The pressure will go on Barack Obama today to put his political capital on the line and get Congressional support to close out TPP.
The mantra around the Apec meeting earlier today was “the finish line is in sight” when it comes to finalising negotiations on the Trans Pacific Partnership.
The chapters of the TPP agreement are in place with a considerable amount of the “tradeoffs” still in square brackets.
Obama basically has a six month window to get the deal done or it will become submerged in the morass of the US political system as America prepares for the next presidential elections in 2016.
The Apec Leaders are tomorrow expected to agree to a study on the efficacy of the Free Trade Area of the Asia Pacific to be finalised by 2016.
This is a step back from China’s original aim to launch an FTAAP feasibility study at this year’s Apec (essentially code for beginning negotiations).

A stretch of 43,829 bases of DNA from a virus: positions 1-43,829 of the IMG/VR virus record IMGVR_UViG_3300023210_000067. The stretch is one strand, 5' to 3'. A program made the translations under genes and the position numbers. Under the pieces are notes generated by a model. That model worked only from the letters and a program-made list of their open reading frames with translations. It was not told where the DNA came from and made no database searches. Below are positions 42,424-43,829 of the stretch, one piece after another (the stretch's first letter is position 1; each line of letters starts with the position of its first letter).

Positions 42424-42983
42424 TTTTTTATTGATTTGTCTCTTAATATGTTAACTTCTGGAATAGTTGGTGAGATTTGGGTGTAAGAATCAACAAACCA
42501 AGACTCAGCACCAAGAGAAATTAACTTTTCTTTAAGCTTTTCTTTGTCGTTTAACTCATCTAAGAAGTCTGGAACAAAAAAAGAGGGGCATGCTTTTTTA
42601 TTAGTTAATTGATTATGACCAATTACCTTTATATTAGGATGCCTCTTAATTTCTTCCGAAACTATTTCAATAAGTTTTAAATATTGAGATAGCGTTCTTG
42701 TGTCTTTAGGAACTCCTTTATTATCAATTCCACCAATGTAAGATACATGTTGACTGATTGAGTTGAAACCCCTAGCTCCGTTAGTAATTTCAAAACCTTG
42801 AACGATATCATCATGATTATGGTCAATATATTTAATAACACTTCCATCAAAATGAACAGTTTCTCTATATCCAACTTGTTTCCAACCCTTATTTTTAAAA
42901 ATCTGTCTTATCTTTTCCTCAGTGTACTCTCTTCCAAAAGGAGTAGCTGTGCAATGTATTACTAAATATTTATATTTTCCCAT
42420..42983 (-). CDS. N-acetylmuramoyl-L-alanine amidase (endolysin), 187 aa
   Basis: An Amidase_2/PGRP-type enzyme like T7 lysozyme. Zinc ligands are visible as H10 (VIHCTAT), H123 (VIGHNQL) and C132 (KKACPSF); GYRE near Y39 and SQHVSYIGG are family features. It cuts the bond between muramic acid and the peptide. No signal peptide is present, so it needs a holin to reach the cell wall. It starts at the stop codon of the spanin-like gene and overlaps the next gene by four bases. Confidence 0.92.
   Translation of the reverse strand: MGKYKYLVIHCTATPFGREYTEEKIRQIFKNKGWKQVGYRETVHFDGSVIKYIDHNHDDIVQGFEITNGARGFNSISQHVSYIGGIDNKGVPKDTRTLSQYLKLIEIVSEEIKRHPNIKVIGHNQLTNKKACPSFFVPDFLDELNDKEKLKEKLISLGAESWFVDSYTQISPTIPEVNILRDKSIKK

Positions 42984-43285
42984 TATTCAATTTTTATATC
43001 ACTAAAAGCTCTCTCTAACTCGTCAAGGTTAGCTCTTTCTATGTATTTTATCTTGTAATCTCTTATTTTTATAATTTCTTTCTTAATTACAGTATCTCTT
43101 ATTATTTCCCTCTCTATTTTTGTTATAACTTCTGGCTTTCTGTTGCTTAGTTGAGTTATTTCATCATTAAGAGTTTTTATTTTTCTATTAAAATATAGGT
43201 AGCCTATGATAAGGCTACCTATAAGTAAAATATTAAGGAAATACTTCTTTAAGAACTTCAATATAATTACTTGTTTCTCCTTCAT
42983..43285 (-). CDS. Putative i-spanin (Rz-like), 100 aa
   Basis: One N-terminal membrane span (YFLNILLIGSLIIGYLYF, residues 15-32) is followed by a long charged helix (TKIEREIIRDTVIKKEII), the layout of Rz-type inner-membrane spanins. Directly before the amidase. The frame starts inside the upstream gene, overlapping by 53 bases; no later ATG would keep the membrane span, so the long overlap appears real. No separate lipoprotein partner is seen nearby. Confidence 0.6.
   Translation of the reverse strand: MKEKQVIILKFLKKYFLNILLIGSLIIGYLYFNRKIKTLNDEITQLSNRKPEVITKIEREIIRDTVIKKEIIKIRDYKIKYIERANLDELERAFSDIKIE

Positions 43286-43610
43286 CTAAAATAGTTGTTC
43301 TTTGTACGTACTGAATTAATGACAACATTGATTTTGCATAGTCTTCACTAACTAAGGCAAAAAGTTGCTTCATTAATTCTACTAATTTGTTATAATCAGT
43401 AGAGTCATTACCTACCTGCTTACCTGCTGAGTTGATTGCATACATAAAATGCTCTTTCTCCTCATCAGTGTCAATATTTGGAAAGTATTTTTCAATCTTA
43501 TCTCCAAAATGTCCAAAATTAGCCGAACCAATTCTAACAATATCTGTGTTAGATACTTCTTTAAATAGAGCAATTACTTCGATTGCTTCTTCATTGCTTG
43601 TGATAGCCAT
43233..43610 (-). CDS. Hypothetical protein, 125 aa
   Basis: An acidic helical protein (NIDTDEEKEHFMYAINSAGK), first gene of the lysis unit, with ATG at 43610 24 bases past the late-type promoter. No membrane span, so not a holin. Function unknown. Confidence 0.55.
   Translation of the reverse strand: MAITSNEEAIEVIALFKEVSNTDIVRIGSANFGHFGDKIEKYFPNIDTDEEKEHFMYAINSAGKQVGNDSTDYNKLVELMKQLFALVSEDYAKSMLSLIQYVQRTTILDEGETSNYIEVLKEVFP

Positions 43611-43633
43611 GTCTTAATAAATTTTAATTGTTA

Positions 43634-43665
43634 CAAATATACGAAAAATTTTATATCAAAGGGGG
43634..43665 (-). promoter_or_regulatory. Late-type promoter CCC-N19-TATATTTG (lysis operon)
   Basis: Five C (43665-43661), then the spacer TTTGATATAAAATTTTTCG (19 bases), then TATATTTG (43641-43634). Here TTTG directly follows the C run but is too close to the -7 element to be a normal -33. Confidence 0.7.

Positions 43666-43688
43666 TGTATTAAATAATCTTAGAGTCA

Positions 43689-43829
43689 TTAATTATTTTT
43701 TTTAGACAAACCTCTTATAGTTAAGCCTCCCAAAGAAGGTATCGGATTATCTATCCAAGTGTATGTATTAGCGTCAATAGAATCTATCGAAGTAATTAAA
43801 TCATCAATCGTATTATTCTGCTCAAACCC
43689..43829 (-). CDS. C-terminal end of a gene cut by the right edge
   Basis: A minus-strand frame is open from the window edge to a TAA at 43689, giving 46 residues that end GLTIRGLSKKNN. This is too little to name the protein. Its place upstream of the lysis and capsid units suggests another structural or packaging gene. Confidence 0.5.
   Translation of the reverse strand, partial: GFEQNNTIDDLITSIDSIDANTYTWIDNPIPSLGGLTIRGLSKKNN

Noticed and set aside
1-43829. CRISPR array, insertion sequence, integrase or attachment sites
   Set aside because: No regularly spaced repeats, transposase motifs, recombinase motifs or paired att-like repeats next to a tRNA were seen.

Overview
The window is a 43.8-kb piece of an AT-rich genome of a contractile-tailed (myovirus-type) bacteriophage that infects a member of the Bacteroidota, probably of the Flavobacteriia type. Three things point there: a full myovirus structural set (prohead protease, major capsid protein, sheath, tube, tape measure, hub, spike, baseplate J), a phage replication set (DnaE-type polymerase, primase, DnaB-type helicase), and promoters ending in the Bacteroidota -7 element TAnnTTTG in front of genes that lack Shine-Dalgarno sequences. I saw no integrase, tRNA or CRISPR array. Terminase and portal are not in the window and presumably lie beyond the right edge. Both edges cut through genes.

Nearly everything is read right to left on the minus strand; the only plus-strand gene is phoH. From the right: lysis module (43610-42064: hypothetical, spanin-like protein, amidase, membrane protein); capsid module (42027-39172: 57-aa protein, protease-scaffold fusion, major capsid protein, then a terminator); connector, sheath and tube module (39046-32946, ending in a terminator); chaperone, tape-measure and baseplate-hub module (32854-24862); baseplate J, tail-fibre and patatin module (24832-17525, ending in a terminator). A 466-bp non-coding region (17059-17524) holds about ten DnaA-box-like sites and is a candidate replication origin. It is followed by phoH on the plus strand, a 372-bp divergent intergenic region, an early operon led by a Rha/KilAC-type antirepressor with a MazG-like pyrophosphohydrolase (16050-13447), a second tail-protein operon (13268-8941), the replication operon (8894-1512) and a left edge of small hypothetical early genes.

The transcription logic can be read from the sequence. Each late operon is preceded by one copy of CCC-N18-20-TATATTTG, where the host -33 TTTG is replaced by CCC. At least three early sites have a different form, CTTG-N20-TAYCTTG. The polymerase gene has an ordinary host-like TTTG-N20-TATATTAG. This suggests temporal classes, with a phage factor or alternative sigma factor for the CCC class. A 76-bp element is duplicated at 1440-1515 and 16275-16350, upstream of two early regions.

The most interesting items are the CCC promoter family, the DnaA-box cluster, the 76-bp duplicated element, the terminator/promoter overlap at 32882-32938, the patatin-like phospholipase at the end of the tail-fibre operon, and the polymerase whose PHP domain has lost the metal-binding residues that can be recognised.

The Trans-Pacific Partnership leaders are meeting at the US embassy in Beijing.
The TPP talks are at the stage where major tradeoffs have to be made.
The leaders are expected to issue a joint statement staking out they intend to conclude the negotiations as soon as possible. But if the statement stops short of putting a firm deadline for finalising TPP, keeping the momentum going will be tough.
TPP ministers – including NZ’s Tim Groser – earlier met under tight security at the embassy to prevent electronic eavesdropping.
Last week, White House Press Secretary Josh Earnest reemphasised there will not be a “significant breakthrough” in the TPP negotiations during Obama’s 10 day trip to Asia.
The U.S.-Japan negotiations are still stalemated over auto industry (US) and agriculture liberalisation (Japan).